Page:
Louis C.K.’s Controversial Grammy Win Shows Us How Fickle ‘Cancel Culture’ Can Be

·5-min read
Photo credit: Laura Cavanaugh - Getty Images
Photo credit: Laura Cavanaugh - Getty Images

Louis C.K. is one of the last people you’d have expected to win a Grammy award on Sunday night. Well, perhaps not if you’re the comedian, who’d already won two Grammys. Or the Recording Academy voting board, who decided to award him the Best Comedy Album gong. But the rest of us have been left with mouths agape that less than five years after the comedian admitted to numerous acts of sexual misconduct, he has not only been celebrated by his peers, but for a comedy special in which he joked about his misdemeanours. Far from the Shakespeare-worthy banishment we expected of Louis C.K. from Hollywood, he was been welcomed back with open arms, like a disgraced uncle waltzing through the door at Christmas and being handed a sherry on arrival.

Unsurprisingly, the Recording Academy has been criticised for giving C.K. the award, with many people saying it’s a sucker punch to victims of sexual misconduct and normalises abuse. Guardian journalist Moira Donegan asked whether the careers of the women comedians Louis C.K. victimised have 'recovered from the stigma of coming forward'. Sarah Ann Masse, a writer-producer-director, who was one of the women to accuse Harvey Weinstein of sexual misconduct, thanked the entertainment industry ‘for once again telling us that survivors don’t matter’.

In awarding C.K. for his art - regardless of how ground-breaking, or hilarious it may be to some - the Academy has shone a light on just how fickle, and discriminatory ‘cancel culture’ can be.

In a similar vein to convicted rapist Weinstein and disgraced comedian Bill Cosby, rumours of sexual misconduct had followed C.K. for years during his career. When pressed about the allegations, which included him either asking women to watch him masturbate or forcing them to do so, he routinely dismissed them as nothing more than unsubstantiated backstage gossip, telling Vulture in 2016: ‘I don’t care about that. That’s nothing to me. That’s not real.’

Yet a year later, when the New York Times released a report about five women’s allegations of sexual misconduct, spanning from the mid 1990s to 2005, C.K. immediately changed his tune. In a statement released to the Times, the comedian stated that the allegations were, in fact, true. ‘There is nothing about this that I forgive myself for,’ he said in his statement. ‘And I have to reconcile it with who I am. Which is nothing compared to the task I left them with.’ He ended his apology by saying he would step back and ‘take a long time to listen’. But his step turned out to be no more than a sideways shuffle.

Photo credit: Ben Gabbe - Getty Images
Photo credit: Ben Gabbe - Getty Images

After his admission of guilt, C.K.’s deals with numerous television networks and streaming platforms like Netflix and Universal Pictures were terminated. At a time when the #MeToo movement was building momentum, it appeared Hollywood was finally holding individuals guilty of misconduct accountable. But it was short-lived. In 2018, C.K. surprisingly cancelled his own cancelation, returning to the comedy scene with performances at the Comedy Cellar in New York, and later announcing a 30-city comedy tour. In 2019, he released his now award-winning stand-up show, Sincerely Louis C.K., in which he joked about consent and his sexual quirks. ‘Obama knows my thing — do you understand how that feels?’ he jested. Instead of taking time out to learn from his mistakes, C.K. used them for his punchlines.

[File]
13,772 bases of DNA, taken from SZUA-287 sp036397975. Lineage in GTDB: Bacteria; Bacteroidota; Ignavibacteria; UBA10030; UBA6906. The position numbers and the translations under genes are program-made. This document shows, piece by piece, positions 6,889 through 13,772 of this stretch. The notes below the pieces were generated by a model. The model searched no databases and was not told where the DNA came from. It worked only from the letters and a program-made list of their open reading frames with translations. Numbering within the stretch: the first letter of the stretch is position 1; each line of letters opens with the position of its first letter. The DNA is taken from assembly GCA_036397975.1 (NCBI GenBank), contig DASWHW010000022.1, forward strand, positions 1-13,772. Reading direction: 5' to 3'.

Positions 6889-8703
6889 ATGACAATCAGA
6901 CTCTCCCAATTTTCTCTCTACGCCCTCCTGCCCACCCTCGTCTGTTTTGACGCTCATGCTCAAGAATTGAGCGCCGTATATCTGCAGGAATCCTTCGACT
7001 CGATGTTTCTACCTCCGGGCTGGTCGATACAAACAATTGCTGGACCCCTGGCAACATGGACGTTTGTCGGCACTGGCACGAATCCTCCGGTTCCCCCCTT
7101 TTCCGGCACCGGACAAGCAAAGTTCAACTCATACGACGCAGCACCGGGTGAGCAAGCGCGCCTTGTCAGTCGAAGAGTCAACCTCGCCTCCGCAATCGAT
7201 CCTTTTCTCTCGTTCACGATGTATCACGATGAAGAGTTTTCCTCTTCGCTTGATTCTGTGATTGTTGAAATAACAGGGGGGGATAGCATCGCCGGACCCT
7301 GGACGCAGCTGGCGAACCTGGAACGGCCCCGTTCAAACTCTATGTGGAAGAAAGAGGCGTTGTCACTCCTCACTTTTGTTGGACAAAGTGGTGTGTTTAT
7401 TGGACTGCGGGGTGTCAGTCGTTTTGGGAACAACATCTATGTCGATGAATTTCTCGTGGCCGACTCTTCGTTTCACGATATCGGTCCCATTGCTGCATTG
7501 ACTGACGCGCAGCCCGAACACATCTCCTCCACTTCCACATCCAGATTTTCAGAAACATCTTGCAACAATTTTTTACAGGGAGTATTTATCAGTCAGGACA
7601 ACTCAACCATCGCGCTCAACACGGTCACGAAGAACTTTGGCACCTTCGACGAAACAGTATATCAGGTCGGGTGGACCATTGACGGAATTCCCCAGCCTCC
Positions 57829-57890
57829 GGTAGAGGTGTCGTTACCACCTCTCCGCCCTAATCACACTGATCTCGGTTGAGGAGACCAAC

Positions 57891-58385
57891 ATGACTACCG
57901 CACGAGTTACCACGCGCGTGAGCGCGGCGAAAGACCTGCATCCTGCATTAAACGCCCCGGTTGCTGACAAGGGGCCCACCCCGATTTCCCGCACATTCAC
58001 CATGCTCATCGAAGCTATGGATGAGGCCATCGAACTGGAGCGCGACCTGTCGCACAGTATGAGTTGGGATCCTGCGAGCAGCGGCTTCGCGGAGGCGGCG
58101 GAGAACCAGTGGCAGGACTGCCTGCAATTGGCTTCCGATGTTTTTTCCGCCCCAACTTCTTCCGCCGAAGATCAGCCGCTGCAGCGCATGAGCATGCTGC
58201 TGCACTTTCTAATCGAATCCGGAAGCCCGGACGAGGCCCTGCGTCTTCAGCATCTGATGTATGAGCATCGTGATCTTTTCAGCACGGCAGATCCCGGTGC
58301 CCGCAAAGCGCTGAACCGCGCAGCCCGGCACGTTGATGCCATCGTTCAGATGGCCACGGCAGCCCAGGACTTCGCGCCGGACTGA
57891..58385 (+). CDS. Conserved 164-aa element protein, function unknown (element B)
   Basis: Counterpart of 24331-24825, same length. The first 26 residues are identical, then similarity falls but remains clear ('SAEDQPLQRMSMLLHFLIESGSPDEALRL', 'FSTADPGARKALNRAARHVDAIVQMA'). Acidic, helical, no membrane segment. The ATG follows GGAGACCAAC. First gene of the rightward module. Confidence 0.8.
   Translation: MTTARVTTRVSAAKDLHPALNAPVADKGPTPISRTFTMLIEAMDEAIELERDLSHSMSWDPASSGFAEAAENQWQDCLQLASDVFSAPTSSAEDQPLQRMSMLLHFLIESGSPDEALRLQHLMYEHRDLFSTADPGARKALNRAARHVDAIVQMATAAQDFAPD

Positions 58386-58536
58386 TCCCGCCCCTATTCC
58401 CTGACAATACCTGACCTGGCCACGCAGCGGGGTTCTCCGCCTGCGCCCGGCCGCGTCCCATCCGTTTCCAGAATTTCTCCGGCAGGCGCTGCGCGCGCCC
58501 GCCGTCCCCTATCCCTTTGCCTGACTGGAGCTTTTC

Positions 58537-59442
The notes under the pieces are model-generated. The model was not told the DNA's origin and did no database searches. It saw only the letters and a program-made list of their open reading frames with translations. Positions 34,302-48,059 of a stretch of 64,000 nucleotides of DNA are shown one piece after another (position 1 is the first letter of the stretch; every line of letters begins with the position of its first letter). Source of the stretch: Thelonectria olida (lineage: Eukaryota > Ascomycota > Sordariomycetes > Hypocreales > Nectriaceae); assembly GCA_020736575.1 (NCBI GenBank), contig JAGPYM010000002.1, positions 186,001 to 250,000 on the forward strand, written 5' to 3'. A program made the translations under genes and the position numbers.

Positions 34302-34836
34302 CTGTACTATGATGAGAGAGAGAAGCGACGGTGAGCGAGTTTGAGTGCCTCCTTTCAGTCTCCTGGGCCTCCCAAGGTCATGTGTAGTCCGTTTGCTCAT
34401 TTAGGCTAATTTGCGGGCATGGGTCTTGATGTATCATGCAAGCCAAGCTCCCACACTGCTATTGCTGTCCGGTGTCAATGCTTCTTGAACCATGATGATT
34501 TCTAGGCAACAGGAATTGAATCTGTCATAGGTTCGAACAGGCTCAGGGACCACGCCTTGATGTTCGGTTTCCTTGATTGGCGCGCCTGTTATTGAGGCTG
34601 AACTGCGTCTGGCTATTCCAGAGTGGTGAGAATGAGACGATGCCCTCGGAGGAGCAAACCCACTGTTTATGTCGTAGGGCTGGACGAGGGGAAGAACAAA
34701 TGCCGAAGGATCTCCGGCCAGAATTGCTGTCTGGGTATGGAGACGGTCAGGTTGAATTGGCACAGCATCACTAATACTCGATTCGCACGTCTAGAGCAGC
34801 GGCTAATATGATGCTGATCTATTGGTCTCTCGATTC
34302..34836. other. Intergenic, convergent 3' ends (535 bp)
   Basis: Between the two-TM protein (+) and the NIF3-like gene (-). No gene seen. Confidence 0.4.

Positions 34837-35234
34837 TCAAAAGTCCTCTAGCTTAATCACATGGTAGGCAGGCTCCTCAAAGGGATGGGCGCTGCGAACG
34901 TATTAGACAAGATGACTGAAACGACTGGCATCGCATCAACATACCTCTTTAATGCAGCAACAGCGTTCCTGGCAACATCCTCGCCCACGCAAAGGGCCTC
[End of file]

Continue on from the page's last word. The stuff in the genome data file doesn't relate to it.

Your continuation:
C.K.’s Grammy win has come at a time when many of us are left questioning how society should hold individuals guilty of wrongful acts to account.

Days earlier, actor Will Smith hit the headlines after slapping comedian Chris Rock on stage following a quip about Smith’s wife Jada Pinkett Smith’s shaven head (the Matrix star suffers from alopecia). Minutes after the altercation, Smith was controversially awarded the Best Actor gong for his performance in King Richard. ‘Love will make you do crazy things,’ he said in his acceptance speech, providing what many have deemed to be a half-considered apology to the Academy of Motion Picture Arts and Sciences and his fellow nominees.

Photo credit: Neilson Barnard - Getty Images
Photo credit: Neilson Barnard - Getty Images

Despite the Academy claiming it asked the actor to leave the Oscars, to which he refused, the fallout from the slap ended almost as quickly as the ceremony curtains fell. The same night, the LAPD chose not to investigate Smith over the altercation and videos circulated online of the award winner dancing at the Oscars after party to the cheers of his contemporaries. Other than stepping down from his role on the Academy, Smith walked away from the night with a bruised ego and reputation, but still with an award in hand.

Of course, not all wrongful acts are comparable. There are nuances to consequences, which should take into account the severity of a person’s transgressions, their admission of guilt and the illegality of their misdemeanours. But in rewarding individuals like C.K. and Smith in the aftermath of wrongdoing, Hollywood sends a message to the world that bad actions can be forgiven, and quickly, if the transgressor's art is popular or impressive enough. And this message is deeply damaging for the victims.

When Louis CK was handed his Grammy, how much thought was spared for the women he abused? Or the female comedians whose careers have stagnated after they pivoted to the role of whistleblower for C.K.'s misconduct? Now is the moment to call Time’s Up, not a time out on perpetrators of sexual misconduct and assault.

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